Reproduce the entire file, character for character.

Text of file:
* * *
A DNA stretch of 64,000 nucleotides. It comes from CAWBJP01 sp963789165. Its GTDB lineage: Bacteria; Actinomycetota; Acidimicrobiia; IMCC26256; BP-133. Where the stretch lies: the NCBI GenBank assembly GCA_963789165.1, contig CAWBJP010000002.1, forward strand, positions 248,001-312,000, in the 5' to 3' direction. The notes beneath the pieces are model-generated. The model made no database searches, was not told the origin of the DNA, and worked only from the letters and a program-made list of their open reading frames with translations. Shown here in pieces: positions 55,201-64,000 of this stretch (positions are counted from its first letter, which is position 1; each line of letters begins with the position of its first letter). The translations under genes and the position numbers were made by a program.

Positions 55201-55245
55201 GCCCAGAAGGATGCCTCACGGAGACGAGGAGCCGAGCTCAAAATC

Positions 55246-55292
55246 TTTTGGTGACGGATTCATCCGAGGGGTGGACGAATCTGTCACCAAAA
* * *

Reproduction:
A DNA stretch of 64,000 nucleotides. It comes from CAWBJP01 sp963789165. Its GTDB lineage: Bacteria; Actinomycetota; Acidimicrobiia; IMCC26256; BP-133. Where the stretch lies: the NCBI GenBank assembly GCA_963789165.1, contig CAWBJP010000002.1, forward strand, positions 248,001-312,000, in the 5' to 3' direction. The notes beneath the pieces are model-generated. The model made no database searches, was not told the origin of the DNA, and worked only from the letters and a program-made list of their open reading frames with translations. Shown here in pieces: positions 55,201-64,000 of this stretch (positions are counted from its first letter, which is position 1; each line of letters begins with the position of its first letter). The translations under genes and the position numbers were made by a program.

Positions 55201-55245
55201 GCCCAGAAGGATGCCTCACGGAGACGAGGAGCCGAGCTCAAAATC

Positions 55246-55292
55246 TTTTGGTGACGGATTCATCCGAGGGGTGGACGAATCTGTCACCAAAA